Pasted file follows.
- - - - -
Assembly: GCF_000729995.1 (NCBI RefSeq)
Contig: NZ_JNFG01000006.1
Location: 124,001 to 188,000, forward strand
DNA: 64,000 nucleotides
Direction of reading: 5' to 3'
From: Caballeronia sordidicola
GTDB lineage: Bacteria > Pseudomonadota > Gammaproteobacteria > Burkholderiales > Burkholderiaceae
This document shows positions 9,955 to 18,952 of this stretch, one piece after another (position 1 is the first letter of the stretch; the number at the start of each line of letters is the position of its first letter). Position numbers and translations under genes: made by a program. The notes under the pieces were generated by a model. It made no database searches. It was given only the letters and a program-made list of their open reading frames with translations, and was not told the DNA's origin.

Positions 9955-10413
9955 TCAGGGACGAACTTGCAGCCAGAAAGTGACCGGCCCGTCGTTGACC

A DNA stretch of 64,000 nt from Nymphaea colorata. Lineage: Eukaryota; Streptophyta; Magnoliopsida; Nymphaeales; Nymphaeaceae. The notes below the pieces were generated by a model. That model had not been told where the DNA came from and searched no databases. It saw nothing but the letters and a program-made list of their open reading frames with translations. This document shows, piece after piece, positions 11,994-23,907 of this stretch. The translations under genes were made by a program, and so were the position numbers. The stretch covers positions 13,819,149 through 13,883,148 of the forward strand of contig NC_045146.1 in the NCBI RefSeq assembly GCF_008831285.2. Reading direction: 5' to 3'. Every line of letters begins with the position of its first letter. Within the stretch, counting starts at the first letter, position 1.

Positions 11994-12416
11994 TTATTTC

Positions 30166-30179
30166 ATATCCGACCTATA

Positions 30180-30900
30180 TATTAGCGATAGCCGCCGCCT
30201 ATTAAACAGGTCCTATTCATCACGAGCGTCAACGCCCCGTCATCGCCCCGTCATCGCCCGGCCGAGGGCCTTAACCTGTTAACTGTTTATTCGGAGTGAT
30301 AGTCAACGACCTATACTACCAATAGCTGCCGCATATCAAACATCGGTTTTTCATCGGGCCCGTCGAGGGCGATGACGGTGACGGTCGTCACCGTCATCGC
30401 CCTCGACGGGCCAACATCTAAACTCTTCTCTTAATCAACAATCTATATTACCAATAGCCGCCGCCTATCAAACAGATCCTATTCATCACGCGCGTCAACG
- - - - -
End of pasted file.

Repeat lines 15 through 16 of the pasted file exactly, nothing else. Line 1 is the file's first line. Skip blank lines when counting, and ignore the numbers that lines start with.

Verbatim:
30166 ATATCCGACCTATA

Positions 30180-30900